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The Cost of Magic

I have another writing tip that I picked up from StarFest this year.  It is something that I had never given much thought to when planning and writing my own stories.

Timothy Zahn, during his panel 101 Ideas, said that magic, whatever you may call it in your story, should always have a cost.

The All-Powerful Wizard

I have always thought it would be awesome to make an all-powerful character. However, a Jedi who is powerful enough to always defeat the opponent with ease may be fun to watch at first, but eventually it would get boring.

If Gandalf the White stepped in with his god-like power to change the world and smite down every goblin, and then instantly transported Frodo and the ring to Mount Doom to destroy the ring, you would think Gandalf was an awesome character, but the story would be rather lame.

If Harry Dresden was able to walk into every situation, yell “Fuego,” and destroy the vampires or demons he was after, then he never would have developed most of the friends he relied on in the stories.  He never would have met Toot-Toot, needed Mouse, or gotten into a situation to find out who Thomas really was.  It was a powerful wizard, with limits, that made him grow beyond who he was, that made him meet new friends, and that made you want him to take desperate chances to rescue the damsel in distress.

Magic With a Cost

To prevent a character from getting too powerful with any magical or supernatural abilities, it is necessary to make the magic cost something, anything, to limit its use.  This limit can come in any form you can imagine, and can be used to enhance the story.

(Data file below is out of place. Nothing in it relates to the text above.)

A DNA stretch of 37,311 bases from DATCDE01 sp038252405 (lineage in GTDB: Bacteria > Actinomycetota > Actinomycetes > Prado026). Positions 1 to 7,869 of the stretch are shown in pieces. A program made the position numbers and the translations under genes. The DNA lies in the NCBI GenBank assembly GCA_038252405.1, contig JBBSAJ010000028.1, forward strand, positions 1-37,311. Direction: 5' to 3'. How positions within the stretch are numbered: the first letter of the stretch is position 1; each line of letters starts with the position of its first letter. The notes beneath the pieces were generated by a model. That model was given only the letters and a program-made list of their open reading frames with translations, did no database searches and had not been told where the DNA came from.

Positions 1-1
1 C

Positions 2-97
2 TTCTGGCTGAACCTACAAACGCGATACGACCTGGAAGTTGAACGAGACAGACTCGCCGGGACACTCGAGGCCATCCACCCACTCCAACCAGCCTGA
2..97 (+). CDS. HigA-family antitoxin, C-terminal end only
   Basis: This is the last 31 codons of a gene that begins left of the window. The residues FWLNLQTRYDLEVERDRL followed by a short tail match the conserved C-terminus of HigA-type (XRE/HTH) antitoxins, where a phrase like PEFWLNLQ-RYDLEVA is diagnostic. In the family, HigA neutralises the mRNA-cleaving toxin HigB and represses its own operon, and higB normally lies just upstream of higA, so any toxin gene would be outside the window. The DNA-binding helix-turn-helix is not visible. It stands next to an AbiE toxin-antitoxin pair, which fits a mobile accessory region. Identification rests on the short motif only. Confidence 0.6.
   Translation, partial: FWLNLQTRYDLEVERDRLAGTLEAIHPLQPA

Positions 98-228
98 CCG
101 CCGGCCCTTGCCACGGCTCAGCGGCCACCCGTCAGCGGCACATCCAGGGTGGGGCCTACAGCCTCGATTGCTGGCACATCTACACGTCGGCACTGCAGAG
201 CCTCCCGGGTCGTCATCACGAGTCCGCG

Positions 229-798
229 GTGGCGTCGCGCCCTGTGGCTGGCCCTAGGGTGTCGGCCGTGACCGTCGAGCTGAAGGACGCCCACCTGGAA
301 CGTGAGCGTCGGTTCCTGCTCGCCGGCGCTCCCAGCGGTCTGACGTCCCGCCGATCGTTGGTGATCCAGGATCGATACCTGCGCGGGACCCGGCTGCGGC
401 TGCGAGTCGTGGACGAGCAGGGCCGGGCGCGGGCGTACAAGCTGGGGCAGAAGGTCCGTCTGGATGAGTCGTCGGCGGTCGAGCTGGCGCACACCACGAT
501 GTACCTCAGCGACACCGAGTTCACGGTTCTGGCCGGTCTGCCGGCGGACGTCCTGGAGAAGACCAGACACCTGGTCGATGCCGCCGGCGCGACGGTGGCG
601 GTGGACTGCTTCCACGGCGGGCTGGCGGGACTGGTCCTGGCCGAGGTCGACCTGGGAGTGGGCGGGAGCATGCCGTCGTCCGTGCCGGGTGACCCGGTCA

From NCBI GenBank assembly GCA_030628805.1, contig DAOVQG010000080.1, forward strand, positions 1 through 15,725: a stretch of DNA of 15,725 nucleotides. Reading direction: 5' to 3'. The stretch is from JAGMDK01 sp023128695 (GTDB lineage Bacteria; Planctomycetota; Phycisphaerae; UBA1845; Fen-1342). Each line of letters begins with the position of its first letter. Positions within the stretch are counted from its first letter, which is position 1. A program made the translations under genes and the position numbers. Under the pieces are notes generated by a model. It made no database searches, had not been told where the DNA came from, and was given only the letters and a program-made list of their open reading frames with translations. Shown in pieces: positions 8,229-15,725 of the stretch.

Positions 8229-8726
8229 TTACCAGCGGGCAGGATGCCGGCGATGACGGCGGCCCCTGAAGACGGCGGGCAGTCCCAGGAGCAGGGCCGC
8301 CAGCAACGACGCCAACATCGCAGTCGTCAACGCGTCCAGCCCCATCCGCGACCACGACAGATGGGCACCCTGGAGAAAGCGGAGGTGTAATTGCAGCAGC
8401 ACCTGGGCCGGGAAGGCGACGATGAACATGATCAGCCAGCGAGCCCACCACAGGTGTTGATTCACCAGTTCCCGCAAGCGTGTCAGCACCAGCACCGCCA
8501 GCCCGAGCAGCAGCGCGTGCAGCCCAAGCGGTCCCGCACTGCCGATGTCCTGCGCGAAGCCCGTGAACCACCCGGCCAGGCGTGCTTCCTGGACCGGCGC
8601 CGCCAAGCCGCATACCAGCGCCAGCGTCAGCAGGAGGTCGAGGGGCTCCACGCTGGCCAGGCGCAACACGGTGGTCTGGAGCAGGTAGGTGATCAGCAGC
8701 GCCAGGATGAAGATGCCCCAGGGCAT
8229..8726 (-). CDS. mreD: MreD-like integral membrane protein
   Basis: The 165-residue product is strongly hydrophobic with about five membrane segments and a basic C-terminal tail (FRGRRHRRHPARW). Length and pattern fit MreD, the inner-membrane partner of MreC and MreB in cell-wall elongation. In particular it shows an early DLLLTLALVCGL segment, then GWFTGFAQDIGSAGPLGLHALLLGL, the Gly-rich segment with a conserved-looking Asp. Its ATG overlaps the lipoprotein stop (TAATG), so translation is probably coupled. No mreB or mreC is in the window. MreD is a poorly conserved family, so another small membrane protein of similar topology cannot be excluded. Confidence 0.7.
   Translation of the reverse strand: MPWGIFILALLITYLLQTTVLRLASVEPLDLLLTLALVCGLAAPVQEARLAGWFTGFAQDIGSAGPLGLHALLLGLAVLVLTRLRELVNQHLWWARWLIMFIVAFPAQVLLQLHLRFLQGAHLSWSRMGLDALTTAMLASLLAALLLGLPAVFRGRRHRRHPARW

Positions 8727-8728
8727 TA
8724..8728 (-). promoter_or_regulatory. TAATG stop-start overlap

During the panel, several people came up with some interesting ways to limit magic.

Magic could be something that has to be prepared ahead of time, each spell carried like a potion and only used once.  It could take time to ready a spell, or cost a lot of stamina and drain the user quickly. Magic could affect the caster in some permanent way, decreasing life span, or permanently altering the personality or mentality of the caster.  Maybe magic is fueled by stealing the life energy of those nearest the caster, so someone always has to be near the caster for him to cast the spell, and if the spell is too strong it permanently harms or even kills the person fueling the spell.

It does not really matter what the cost is for the magic, all that matters is that there is a cost, and that it somehow limits the users to prevent them from becoming all-powerful and boring.

 

What rules do you use with your magical forces to prevent the characters from being all-powerful?  Do you agree with doing this or not?

Published inStory Development

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